In times of separation and divorce, it is often instinctive for parties to consider the welfare of the children and their immediate financial needs. Ordinarily, this includes one party leaving the former family home, often with the children, and securing temporary accommodation, addressing child maintenance and income requirements, before taking the time to reflect on the longer term picture.
The detail of the longer term picture can be daunting for many clients, unsure on where to begin, as they consider if they need to sell the family home, how the parties’ pensions will be divided, how the family business is to be valued etc. Separating spouses will also be considering how they can best address these issues after a challenging and emotionally fraught time apart. Perhaps one party would like to mediate on the matter in order to forge a way forward, other spouses will seek to rely on a court led timetable for proceedings.
As committed Resolution members, Hunter & Uro firmly believe that open communication underpins a successful solution to issues revolving around matrimonial finances. For some couples, this can be achieved by direct dialogue, other require formal disclosure (whether voluntary or court ordered), in order to be better appraised of the family finances and consider what represents a fair and reasonable settlement. Our blog on the standard Form E approach to disclosure gives a great insight into how you might best start the process of resolving the long term financial arrangements of the family.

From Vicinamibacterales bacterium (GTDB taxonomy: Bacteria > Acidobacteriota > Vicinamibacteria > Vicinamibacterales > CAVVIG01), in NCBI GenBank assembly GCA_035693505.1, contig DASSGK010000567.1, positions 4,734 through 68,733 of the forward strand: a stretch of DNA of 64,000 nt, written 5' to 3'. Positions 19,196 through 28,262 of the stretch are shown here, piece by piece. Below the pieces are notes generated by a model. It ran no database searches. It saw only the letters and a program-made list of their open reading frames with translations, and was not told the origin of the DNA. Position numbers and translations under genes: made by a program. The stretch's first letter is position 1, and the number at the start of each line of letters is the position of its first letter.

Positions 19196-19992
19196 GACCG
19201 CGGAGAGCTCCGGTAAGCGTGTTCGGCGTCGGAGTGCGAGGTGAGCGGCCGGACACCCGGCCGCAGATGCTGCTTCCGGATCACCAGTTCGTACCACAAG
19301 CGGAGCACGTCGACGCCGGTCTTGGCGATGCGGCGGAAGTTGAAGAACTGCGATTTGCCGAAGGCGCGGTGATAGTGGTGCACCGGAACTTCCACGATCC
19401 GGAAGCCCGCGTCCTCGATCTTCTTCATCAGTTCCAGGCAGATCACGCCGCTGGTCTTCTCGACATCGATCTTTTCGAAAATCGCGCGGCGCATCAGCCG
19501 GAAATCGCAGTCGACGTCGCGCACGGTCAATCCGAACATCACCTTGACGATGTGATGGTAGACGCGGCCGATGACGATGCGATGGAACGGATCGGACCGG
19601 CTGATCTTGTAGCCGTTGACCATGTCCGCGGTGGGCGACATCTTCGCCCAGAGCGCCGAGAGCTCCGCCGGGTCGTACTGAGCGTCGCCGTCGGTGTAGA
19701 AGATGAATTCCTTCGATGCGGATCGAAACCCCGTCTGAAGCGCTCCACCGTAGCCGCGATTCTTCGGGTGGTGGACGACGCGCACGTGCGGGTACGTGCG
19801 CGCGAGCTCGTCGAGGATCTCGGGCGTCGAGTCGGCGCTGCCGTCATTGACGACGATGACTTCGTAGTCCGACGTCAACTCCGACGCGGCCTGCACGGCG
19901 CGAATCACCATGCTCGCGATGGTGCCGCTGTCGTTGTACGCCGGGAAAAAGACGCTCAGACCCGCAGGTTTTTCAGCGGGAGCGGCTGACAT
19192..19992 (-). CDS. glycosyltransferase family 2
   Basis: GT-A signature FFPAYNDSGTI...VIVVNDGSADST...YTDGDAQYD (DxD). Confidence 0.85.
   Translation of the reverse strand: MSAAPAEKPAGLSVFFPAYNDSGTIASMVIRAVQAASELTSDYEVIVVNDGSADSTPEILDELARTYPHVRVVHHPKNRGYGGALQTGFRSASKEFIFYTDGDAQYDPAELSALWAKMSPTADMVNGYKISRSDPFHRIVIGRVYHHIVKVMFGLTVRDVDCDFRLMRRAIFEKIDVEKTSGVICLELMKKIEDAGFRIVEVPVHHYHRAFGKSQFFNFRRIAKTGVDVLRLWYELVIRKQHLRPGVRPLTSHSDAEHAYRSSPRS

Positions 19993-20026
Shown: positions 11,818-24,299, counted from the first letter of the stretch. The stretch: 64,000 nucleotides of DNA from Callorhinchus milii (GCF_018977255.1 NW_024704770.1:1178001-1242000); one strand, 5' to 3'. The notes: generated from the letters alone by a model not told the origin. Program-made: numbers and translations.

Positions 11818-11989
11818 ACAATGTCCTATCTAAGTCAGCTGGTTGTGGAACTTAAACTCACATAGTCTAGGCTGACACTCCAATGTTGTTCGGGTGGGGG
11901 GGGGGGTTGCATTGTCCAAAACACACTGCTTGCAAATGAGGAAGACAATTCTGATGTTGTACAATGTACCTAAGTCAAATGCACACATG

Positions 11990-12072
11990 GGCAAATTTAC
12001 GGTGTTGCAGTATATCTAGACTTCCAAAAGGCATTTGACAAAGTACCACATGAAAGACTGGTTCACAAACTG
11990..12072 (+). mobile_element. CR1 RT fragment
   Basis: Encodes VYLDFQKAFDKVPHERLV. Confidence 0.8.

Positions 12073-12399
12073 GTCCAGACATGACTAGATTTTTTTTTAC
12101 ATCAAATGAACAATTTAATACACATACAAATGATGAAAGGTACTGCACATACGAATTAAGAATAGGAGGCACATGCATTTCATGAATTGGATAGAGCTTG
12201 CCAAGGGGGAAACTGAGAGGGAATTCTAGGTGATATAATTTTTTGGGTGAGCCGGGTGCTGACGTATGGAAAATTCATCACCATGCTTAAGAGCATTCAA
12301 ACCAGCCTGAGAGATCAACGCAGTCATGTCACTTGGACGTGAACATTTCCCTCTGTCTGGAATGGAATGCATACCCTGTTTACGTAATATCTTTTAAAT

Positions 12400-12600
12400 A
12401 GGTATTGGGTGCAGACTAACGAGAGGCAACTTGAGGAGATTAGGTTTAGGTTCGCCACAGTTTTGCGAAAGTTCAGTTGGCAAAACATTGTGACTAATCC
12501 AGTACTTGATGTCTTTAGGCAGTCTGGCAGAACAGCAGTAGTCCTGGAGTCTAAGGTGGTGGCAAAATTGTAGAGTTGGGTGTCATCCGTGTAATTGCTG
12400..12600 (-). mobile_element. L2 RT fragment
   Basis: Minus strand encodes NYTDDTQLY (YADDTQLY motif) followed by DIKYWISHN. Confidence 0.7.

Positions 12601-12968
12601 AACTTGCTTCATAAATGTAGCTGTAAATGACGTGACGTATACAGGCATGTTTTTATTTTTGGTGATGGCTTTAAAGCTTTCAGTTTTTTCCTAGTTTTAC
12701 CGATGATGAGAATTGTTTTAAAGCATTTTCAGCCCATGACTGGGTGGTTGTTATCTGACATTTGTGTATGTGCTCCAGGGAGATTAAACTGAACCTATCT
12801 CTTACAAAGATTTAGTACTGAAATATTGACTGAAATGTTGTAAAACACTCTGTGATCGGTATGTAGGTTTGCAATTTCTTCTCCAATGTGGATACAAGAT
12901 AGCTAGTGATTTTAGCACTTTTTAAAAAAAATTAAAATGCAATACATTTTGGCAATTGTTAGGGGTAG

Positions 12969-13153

The recent Supreme Court case of Wyatt v Vince  highlights once again the importance of settling matrimonial finances before matters progress out of hand. In this case, the wife to a three year marriage was able to secure a settlement from her former husband, some 18 years after their divorce was finalised, as no financial order was previously concluded. At the time of the marriage and the subsequent divorce, both parties lived very frugally on low incomes and benefits. During the time since the divorce was finalised, the husband had become a multi-millionaire eco-business man. The court allowed the wife to progress an application for financial remedy, seeking a share of his substantial assets in settlement.
The Wyatt case once again demonstrates that whilst it may be challenging emotionally, the potential risks associated with deferring any conclusion to the matrimonial finances comes at a potentially great cost.
If you would like a free consultation to discuss resolving your financial affairs in 2017, contact our solicitors based in our offices serving Bedford and London on 01234 889777 or 0207 177 9777.